‘ie. effectual hindrance’
good dental hygiene is the crux of dentistry.
theoretically, if your dental hygiene is perfect you’ll never need to see a dentist again. however, approximately 70% of the adult population have some degree of gingivitis ie. gum inflammation. bleeding gums is the first sign of gingivitis and in most cases can be reversed with improved dental hygiene techniques.
… so we all use a toothbrush. but inevitably, we miss areas, and, as brushing is habitual, we tend to miss the same areas over and over. being shown our weak spots and how to get to these areas is essential to keeping disease at bay. at the other end of the spectrum, brushing too hard causes the gum to recede and can lead to root surface abrasion.
research has shown that brushing twice a day – morning and evening – is optimal for good dental hygiene.
saliva is the body’s natural mouthwash. cleaning your teeth before bed is vital as when we sleep our saliva flow decreases. therefore the mouth is no longer self-cleaning. mornings, well, nobody likes morning breath do they? current thinking says you should not rinse with water after.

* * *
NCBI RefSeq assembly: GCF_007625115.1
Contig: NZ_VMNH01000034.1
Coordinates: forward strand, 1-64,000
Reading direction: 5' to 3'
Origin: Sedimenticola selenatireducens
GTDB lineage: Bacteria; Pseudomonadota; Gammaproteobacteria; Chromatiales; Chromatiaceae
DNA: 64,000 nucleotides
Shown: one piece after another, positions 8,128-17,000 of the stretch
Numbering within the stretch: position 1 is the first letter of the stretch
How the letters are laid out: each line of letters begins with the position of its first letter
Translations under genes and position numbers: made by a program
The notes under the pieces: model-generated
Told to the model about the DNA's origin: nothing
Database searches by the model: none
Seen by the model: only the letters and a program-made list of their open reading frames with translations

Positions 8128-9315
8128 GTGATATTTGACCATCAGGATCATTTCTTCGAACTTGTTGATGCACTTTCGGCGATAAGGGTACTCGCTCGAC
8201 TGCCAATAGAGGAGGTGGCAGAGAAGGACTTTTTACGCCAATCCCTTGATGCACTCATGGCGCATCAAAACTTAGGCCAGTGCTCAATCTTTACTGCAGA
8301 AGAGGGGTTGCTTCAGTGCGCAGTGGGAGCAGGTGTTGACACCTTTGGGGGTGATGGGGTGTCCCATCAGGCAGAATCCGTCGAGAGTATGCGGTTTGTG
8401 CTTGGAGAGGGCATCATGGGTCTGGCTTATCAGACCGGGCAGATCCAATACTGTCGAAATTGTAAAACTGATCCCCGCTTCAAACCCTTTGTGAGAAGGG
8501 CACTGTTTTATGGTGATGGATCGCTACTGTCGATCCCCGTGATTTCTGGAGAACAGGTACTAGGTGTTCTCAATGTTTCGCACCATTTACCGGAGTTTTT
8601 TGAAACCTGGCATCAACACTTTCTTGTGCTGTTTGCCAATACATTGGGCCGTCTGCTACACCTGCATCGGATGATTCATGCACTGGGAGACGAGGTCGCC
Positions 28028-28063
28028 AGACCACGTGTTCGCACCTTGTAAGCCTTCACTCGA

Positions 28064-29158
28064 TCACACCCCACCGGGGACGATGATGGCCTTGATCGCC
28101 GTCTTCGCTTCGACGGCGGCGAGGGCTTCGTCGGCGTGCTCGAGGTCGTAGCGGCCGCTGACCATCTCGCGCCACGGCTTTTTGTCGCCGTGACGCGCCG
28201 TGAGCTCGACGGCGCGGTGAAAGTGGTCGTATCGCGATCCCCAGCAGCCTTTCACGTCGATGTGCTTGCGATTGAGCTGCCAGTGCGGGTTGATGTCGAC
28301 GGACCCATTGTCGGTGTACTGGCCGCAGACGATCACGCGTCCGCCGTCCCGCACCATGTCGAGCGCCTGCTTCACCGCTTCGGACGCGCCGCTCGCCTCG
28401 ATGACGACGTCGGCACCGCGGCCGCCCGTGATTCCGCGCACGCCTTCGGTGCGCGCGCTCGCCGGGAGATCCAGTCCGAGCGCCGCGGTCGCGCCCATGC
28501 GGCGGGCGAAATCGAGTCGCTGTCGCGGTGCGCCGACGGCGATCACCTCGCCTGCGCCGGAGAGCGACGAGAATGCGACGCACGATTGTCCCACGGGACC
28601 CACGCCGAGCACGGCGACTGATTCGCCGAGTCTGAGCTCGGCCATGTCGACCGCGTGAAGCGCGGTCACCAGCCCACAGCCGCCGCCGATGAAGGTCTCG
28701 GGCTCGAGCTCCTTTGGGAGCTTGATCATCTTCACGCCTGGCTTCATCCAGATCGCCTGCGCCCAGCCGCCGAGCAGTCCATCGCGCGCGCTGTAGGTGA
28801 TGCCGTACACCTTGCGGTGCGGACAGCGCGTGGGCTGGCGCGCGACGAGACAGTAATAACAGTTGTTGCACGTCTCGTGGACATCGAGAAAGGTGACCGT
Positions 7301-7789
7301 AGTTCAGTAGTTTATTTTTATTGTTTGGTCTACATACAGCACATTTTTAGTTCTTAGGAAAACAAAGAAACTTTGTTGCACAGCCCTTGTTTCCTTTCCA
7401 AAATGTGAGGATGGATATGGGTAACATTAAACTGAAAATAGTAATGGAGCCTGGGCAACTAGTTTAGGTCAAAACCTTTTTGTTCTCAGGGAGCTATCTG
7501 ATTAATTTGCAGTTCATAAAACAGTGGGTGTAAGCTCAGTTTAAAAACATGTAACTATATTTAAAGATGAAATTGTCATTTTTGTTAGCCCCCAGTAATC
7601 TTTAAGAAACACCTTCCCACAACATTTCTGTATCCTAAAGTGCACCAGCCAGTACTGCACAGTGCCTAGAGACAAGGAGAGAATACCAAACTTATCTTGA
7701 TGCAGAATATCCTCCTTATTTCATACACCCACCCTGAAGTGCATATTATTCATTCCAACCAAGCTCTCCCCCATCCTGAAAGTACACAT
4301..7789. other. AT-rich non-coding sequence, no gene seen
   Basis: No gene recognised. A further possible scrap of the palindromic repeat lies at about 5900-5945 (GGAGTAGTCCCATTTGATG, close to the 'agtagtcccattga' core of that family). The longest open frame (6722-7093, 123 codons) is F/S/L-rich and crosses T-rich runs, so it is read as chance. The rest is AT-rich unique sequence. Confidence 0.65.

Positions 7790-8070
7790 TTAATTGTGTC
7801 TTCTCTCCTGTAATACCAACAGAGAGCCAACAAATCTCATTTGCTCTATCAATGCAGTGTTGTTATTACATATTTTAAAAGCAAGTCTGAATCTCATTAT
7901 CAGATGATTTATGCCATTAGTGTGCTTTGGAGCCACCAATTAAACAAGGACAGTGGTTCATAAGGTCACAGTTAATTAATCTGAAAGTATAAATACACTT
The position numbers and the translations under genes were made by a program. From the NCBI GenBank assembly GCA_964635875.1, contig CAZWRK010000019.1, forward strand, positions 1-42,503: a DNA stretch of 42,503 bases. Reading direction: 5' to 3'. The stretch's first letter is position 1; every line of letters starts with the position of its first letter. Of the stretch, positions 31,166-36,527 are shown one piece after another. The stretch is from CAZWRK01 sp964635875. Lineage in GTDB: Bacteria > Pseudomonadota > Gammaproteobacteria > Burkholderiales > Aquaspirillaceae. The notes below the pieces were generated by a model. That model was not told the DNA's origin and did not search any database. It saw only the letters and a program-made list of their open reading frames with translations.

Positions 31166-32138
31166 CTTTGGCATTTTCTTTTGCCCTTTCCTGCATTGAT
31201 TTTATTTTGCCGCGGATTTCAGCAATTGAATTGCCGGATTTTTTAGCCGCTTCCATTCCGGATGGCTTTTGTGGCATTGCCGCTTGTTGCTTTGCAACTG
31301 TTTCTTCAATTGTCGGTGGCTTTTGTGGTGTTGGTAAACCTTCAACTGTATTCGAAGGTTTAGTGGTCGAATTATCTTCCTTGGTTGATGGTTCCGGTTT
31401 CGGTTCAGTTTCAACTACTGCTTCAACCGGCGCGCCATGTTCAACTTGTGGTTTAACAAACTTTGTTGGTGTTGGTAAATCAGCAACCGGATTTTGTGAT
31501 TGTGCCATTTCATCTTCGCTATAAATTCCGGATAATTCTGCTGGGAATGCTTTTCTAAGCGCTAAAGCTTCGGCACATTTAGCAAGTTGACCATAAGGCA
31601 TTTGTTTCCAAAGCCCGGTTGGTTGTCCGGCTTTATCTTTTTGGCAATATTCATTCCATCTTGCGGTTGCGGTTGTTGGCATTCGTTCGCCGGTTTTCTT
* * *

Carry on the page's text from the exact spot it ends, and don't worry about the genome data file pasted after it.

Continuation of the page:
the most important ingredient in toothpaste is fluoride and using an electric toothbrush is far superior to manual toothbrushing.
yes. its boring, tedious and requires a degree of manual dexterity. recently, the efficacy of dental flossing has been called into question. however, those of you that do floss will know that it really does clean the tooth surfaces that a brush just cannot get to. the floss goes in clean, and comes out, well, let’s just say unclean. removing plaque and food deposits by physically wiping the tooth surface can only be a bonus for your dental hygiene and breath.
sonic or not? floss or tape? interdentals or mouthwash?? there are plenty of dental hygiene aids on the market, but which are suited/necessary for you? we will guide you through what to use and how to use it.
as a rule, we try to keep it as simple and easy as possible. that way we hope you’ll keep it up.
types of stain
broadly there are two types of staining – extrinsic and intrinsic.
extrinsic staining caused various things like tea, coffee, red wine and smoking;
intrinsic staining caused by genetic conditions, certain antibiotics or hairline cracks in the teeth that take up stain.